The next issue Sarah encountered came from one of those good-to-have problems. Still, while it was good for business it introduced other challenges. The local magazine targeting the town’s vibrant tourism market featured Sarah’s shop. The publicity resulted in so many inquiries from out-of-towners about whether the shop had a website that Sarah decided to expand sales online.
Although it was relatively easy to set up a website, Sarah found that incorporating payments into the site was something else altogether. There were so many options, she didn’t know which one to choose. She ended up working with a second provider, which resulted in a reconciliation nightmare between her in-store and online sales, as well as an unwelcome increase in processing fees.
Lesson: The way a business is run the day the door opens isn’t necessarily how it will be run several months or years later. Merchants need to plan for a changing marketplace, clientele, and how payments are accepted. A simple “free” payment solution may be sufficient in the beginning, but may not be able to grow with a business.
Accepting payments online is a natural next step for many small businesses, and choosing a processing solution that can scale with such an expansion is important. It’s a whole lot easier to add online payments if the provider you are working with for in-store payments also offers capabilities for other payment types.
#3. Insufficient payment security tools
The last problem Sarah encountered was perhaps the worst—and nearly caused her to close up shop. Although she was using an EMV-enabled terminal to help secure in-store transactions, her online sales solution wasn’t equipped with the protections needed in a virtual environment. She was hacked.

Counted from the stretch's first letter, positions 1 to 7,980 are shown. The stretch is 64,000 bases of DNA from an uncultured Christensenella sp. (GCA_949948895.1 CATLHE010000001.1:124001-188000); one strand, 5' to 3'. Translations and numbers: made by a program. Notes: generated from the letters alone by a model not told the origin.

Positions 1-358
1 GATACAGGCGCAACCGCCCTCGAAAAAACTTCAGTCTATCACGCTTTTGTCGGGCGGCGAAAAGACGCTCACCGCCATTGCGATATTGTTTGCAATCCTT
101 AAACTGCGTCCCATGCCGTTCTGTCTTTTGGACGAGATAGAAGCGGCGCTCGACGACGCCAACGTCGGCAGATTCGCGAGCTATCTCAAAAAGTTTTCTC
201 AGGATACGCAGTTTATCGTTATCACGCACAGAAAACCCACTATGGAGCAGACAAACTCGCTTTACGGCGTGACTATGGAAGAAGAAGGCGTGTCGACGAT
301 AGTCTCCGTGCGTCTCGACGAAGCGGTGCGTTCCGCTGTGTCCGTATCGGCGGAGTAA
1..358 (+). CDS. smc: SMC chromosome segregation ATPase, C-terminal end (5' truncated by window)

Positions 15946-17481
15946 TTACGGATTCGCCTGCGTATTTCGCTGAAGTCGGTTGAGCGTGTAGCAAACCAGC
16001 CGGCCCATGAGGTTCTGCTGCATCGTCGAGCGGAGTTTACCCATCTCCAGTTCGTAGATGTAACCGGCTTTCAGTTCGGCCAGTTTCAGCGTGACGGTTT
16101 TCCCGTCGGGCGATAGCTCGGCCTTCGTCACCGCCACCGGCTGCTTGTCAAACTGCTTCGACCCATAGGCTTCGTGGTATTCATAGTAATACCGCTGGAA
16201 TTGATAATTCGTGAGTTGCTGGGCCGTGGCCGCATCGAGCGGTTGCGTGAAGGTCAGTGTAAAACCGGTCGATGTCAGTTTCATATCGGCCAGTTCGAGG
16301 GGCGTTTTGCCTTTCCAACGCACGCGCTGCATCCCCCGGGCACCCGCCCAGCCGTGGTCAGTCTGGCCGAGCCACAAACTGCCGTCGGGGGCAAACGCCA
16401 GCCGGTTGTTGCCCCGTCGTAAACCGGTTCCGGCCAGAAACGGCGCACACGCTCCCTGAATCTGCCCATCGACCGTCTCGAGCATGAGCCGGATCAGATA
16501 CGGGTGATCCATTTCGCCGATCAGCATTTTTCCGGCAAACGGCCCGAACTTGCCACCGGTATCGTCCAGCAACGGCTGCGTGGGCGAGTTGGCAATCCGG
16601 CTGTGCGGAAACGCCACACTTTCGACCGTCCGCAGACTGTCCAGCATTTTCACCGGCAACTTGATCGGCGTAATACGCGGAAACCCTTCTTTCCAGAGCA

It wasn’t until Sarah’s business was identified as a common connection across a number of cards used fraudulently online that a data breach was discovered. . Not only was she unsure where to turn when her provider offered little assistance, she didn’t realize what solutions might have helped her lessen the damage associated with an online payments data breach.
Lesson: You don’t have to look very far to see how much of a concern payment security is today. But while large enterprises get the most attention in the media, the fact is that small businesses are even more vulnerable and an easy target for thieves.
Providers that say they offer secure payments don’t always offer the type of comprehensive payment security small businesses need. It’s worth taking time to find a payment processor that offers solutions spanning all aspects of security—from EMV, card encryption, and tokenization to compliance with Payment Card Industry requirements and breach protection. A provider that takes security as seriously as you take your business is the only provider you should consider.
Cutting corners isn’t really an option
Like with most things in life, you get what you pay for. And saving a little money here and there on processing credit card payments doesn’t usually work out in the end. Take a cue from Sarah Sue’s experience so you can avoid the same pitfalls she encountered.
To learn more and speak with a payments professional that can help build a solution best for you, contact Vantiv.